"What’s in a name? That which we call a rose by any other name would smell just as sweet."
(William Shakespeare, Romeo and Juliet, Act II, Scene II)
More often than not, when a GM or a player assign a name to character, it is no more than a label used to identify it. GMs that wish to put a bit more effort into their NPCs will often construct some sort of a naming system, as described in the first part of this article. But name can be so much more than that. In the hands of a GM armed with a little ambition and a little talent names can turn into a literary reference, a clue for the players or even plot driving tool. In this article I will attempt to show some ways of using names in this fashion. Even though the examples refer to NPCs, the ideas in this article are directed at GMs and at players alike.
The name given to a character could be a prescience for its personality or even essence. For example, the surname Quendill (which means "The Friend of Elves", in their tongue), that was given as a sign of honor to one of the character's ancestors could show the character's affiliation with Elves and might grant her the help from Elves she will encounter in her journeys, even if she is not aware of its meaning.
In the middle ages, it was common that the last name of a character was her family's occupation. This convention can be used for two different references - the character's past and her future. For instance, a knight may be called William Thatcher, which would imply to his roots as a commoner. On the other hand, the name Victor given to a common shepherd could imply that he will one day lead the people of his village to a glorious victory over their oppressors.
Names can be a great way to imply some connection between different characters. For example, a group of spies employed by a secret organization called "The Iron Ring" could all choose name connected to metals (such as Ironsmith, Silverstone or even Goldberg) to easily identify their members. Such a reference could also me made by the GM as a way of hinting to the players that there is some connection between two characters that should be checked out, even if the characters themselves are not aware of that connection.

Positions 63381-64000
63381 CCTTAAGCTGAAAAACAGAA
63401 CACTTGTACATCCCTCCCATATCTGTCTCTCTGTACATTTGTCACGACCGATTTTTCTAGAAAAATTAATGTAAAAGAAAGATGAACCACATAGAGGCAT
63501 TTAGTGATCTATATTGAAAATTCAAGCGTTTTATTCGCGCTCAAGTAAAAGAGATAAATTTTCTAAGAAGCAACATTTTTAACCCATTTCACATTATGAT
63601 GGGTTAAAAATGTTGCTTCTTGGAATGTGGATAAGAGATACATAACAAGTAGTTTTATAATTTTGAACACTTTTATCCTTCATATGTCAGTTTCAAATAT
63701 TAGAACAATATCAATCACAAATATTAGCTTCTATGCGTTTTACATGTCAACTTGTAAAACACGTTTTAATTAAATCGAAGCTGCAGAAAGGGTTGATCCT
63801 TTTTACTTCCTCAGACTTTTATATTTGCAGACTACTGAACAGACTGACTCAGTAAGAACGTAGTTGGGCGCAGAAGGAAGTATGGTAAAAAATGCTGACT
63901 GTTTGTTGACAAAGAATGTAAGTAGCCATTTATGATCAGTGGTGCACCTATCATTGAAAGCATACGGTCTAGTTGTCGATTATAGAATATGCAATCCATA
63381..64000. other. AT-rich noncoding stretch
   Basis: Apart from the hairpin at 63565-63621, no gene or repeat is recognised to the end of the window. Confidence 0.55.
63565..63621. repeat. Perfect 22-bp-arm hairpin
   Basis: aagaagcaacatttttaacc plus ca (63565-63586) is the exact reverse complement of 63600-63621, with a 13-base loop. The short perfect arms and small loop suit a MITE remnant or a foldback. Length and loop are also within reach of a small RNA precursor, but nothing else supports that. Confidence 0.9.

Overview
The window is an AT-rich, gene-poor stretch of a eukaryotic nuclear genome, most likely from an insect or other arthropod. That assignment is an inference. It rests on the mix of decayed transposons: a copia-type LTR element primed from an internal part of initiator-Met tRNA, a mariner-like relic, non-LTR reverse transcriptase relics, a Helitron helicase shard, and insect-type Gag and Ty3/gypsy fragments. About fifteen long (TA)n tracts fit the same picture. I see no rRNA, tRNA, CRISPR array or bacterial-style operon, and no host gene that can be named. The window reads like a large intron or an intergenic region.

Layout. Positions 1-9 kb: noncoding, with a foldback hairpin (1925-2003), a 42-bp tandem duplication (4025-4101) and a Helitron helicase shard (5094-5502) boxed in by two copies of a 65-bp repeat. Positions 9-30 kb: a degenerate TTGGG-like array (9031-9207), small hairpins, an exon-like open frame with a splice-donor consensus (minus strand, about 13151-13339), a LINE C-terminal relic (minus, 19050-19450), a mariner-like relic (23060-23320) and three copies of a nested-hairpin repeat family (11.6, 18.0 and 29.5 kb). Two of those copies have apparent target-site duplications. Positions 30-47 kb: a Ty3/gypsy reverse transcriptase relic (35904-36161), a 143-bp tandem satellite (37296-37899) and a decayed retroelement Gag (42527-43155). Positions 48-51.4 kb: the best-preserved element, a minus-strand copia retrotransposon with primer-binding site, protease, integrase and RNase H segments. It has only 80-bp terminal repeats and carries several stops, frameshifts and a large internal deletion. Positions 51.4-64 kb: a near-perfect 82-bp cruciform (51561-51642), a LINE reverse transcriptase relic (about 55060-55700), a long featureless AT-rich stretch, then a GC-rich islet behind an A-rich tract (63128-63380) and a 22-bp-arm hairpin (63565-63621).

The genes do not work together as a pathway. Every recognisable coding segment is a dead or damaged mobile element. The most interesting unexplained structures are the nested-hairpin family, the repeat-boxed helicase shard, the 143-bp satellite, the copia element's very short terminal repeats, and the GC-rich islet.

The name of a character can imply to a past she is trying to conceal. Her name can hold an identical or a similar meaning to her previous name, such as Mr. Archer changing his name to Mr. Fletcher. Another way of creating this reference is using the same name translated to different language, such a Mr. Knight renaming himself to be Mr. Chevalier (Knight, in French). Alternatively, the meaning of both names can be antonyms, symbolic of the change in the character's life which caused her to change her name.
So far, we have discussed "in-play" references. But if the hint we are trying to convey is intended for the players and not their characters, we can cheat a bit and use real-world references or cultural references that the players are sure to understand. For instance, most players will be suspicious towards characters called Arnold or Benedict, but won't hesitate joining the army led by General Wiggin. Obviously, it is possible to combine such cheating with any of the methods I've already mentioned - A doctor named Jeckle could imply that he is holding a terrible secret, or a group of names such as Van Nistelroi, Kantona and Best could imply some connection between three seemingly unrelated characters.
Two extra ideas that can be used with these methods are Foreign Languages and Irony.
With all due respect for these ideas, there is no need to hand these hints to the players on a silver plaque. A short look at the dictionary and the translation of some basic terms to a foreign language such as German or Spanish will relatively hide these implications, and make the players dig a little bit deeper until they find them. Of course, if the clue should be found by the players but is relatively well hid, it is sometimes a good idea to point their attention to the fact that there actually is a clue to be found...
Every techniques described here can easily turn into an ironic tool in the hand of the GM by giving a name to a character that is the complete opposite of what the name implies. For example, the name Gilgamesh (from the Babylonian mythology, originally) will create the association of an epic hero. But the Gilgamesh in our campaign world could be a dwarf with a slight tendency to alcoholism and a not so slight tendency to a dirty mouth and cowardly legs. Not exactly the traits you would expect to find in an epic hero...
As I conclude this article, I offer a word of caution - names can be an excellent plot driving tool if they are not over-done. If every shepherd called David would start slaying giants or every man who's name ends with the suffix berg would be part of a secret cult based in the mountains, this tool will quickly loose its effectiveness. Don't forget - even the freshest idea in the world stops being fresh when it crosses the thin line between "a lot" to "too much". But in the right place and in the right dosage, names can add an entire new layer of implications and references to your campaign.
This article first appeared in issue #2 of The Orc.